Amazon - the future of our web?

So, around five years ago at the very height of the growth of Facebook (and social media), Google (and analytics, adverts and personalisation) and Apple (devices, iTunes etc.) I made a bit of a dick of myself and mentioned to a few close friends that I thought Amazon would be the last one standing.

Quite rightly, at the time, they were somewhat suspicious that I actually knew what I was talking about – I mean – look at what was going on at the time – everyone was sweeping across to FB, people were pouring the vast majority of their digital marketing budgets into PPC and SEO and (and this has remined the same) – Apple products were still the most desirable in the market.

But, at the time I couldn’t get past the fact that people still consumed. They still wanted stuff. Everything that people talked about on Facebook, everything they viewed in their search results and Apple’s increasingly attractive competitor products was available via Amazon.

Then Amazon got serious;

·       They created the marketplace.

·       They produced data mining services.

·       They got into their own content.

·       They created a suite of cloud hosting and management services.

·       They ramped up their product development.

It goes without saying but each of these is a strategic step up – focusing on ensuring that Amazon is the largest and most powerful business globally. Viewing each briefly from a practical viewpoint.

·       The marketplace – increases the reach in terms of products, niche markets and providers – whilst reducing the cost of storage, logistics and management. And of course, puts the risk of customer satisfaction onto the seller.

·       Data mining services (via Mechanical Turk) simple allows Amazon access to large swathes of (what appeared to be unrelated) customer data in return for huge, fast and accurate data processing.

·       Content creation was a huge leap forward for Amazon. Not just in terms of being able to produce and influence their own content but to shape it towards the buying and interest behaviour of its customers. Netflix is a superior model in terms of its viewers watching and advertising habits – Amazon is light years ahead in terms of being able to link viewing behaviours with product and buying opportunities.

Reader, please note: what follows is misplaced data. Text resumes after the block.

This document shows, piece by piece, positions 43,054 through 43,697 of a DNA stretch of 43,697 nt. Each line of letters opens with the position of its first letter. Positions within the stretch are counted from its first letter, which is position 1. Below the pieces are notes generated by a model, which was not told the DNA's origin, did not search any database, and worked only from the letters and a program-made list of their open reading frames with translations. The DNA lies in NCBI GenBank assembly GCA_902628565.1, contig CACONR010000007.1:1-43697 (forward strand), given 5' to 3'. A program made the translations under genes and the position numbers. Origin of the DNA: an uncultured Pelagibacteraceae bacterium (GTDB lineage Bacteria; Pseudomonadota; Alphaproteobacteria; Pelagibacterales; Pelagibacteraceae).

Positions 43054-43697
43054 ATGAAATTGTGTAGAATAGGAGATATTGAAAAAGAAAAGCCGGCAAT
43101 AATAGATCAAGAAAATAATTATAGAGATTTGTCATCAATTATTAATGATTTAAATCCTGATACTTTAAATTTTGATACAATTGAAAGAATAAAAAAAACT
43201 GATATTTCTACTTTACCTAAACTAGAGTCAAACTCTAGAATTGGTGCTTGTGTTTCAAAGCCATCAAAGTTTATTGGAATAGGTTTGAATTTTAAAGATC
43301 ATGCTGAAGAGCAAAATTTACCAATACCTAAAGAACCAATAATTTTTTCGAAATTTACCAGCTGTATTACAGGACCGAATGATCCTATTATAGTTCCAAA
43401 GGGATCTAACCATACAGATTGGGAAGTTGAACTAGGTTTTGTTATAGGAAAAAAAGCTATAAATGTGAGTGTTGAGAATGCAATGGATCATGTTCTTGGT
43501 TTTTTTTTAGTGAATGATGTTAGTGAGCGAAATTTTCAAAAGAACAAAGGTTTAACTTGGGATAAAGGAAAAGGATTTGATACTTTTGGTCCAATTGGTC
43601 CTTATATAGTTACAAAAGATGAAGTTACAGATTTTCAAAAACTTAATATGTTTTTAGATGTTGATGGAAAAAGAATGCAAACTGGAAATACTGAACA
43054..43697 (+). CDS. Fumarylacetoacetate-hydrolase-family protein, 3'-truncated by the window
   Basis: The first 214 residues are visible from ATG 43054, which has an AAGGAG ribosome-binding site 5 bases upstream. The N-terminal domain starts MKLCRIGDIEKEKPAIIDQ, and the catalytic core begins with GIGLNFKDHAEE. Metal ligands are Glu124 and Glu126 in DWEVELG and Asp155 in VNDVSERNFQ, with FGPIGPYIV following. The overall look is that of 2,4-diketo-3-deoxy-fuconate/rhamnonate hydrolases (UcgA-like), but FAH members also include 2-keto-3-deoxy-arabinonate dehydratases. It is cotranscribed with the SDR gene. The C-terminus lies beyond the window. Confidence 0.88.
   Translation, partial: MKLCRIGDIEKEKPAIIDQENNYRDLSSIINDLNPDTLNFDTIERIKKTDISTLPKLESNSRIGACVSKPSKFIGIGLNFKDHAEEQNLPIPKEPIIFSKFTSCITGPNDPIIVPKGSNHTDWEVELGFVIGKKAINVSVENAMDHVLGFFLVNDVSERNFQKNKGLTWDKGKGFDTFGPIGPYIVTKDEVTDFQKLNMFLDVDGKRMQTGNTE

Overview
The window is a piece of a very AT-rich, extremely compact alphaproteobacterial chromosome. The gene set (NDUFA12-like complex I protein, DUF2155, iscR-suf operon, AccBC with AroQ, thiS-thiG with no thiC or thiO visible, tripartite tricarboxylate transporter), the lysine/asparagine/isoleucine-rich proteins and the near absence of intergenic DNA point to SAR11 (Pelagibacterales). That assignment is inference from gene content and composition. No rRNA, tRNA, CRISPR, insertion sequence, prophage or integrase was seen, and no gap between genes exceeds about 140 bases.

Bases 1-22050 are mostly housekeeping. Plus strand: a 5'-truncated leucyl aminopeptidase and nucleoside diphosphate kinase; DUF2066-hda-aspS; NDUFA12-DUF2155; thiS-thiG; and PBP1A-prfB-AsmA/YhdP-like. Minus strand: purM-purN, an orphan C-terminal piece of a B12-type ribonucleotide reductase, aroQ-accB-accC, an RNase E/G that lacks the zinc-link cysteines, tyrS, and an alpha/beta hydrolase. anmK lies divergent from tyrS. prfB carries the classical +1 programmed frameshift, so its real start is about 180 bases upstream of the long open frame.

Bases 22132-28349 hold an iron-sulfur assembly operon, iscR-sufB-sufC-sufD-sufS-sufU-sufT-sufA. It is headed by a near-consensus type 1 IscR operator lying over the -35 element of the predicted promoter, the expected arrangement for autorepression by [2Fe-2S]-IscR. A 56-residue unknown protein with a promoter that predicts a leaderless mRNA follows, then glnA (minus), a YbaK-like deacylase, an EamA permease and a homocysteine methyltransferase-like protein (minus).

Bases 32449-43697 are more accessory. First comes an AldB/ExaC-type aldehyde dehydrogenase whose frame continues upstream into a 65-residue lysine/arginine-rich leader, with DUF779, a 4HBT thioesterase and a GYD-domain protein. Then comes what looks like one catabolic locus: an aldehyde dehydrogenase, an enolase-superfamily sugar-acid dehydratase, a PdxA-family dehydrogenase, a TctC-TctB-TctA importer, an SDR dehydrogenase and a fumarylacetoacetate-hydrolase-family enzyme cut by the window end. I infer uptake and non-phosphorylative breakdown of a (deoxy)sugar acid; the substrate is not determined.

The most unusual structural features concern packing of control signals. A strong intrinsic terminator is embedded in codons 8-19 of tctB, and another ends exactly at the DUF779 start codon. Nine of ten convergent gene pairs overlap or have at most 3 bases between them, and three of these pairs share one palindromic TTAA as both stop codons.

·       Developing cloud-based hosting and web services – using their scale to attract many of their competitors (in various markets) to move their digital and technical infrastructure across to AWS.

·       They learnt from the Kindle, the Fire, their phone (remember that) and rather than focus on a historical way of interacting with tech and each other – they looked forward and focused on voice. Then they threw the kitchen sink at it.

Looking at the admittedly small list above – there is one constant theme running throughout -


·       Sellers and retailers are reliant on Amazon (via the marketplace) to gain access to customers and product visibility.

·       Corporates are reliant on Amazon to process large swathes of data (via Mechanical Turk) to allow the identification of the smallest of trends.

·       Content creators and production houses are becoming ever more reliant on Amazon to support the conception and circulation of their ideas.

·       The very businesses that see Amazon as their biggest competitor and threat to their existence rely on Amazon (from a cost perspective) to host their web and (in many cases) infrastructure services and platforms.

·       Alexa could well be a complete winner in terms of the future of internet interactions – specifically in the purchasing funnel. We could become reliant on their platform and hardware to complete a huge number of our transactions.

And standing at the tip of the reliance triangle are us - people, consumers, users, customers…..all internet roads could really lead back to Amazon.

But where does this leave GAFA (Google, Apple, Facebook and Amazon) in terms of perception, connectivity and emotional intelligence (the most precious of human commodities)?

·       Apple generate emotion in terms of the beauty of their products.

·       Facebook generate emotion in terms of making social connections. Although this is somewhat being lost in the race to push brand content.

·       Google create a technical masterpiece hiding behind a search box that is so ubiquitous as to become invisible. They connect to techies through being somewhat invisible.  

·       Amazon get humans in a very cold and commercial way. Not with an ethical and emotionally intelligent view (whatever they say) but they connect directly to people in their homes in a very real and manifest way.

So, going back to the beginning of this ramble – maybe its five years later than I originally thought - but maybe Amazon, if they are not the last one standing are likely be the most relied up and by default the most powerful.  

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